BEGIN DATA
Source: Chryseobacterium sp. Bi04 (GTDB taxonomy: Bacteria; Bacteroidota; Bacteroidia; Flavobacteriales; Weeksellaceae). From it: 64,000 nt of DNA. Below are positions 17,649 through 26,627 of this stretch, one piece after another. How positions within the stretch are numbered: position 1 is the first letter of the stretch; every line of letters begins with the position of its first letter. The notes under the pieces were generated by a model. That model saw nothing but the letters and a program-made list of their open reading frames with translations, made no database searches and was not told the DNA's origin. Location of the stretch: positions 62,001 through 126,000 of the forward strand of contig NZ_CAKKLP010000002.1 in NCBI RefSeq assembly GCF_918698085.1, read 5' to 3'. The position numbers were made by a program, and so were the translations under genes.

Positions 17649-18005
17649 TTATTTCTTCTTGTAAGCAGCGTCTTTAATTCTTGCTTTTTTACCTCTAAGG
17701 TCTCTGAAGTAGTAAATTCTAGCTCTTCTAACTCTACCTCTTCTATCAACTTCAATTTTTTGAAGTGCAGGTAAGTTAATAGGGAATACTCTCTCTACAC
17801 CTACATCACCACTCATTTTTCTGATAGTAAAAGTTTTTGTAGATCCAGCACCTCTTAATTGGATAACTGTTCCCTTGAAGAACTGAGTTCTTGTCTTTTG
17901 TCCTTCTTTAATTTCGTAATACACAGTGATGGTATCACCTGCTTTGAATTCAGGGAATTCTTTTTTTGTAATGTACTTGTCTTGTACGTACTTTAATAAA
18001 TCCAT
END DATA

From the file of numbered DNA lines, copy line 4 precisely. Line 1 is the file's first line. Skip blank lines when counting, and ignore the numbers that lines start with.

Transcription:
17701 TCTCTGAAGTAGTAAATTCTAGCTCTTCTAACTCTACCTCTTCTATCAACTTCAATTTTTTGAAGTGCAGGTAAGTTAATAGGGAATACTCTCTCTACAC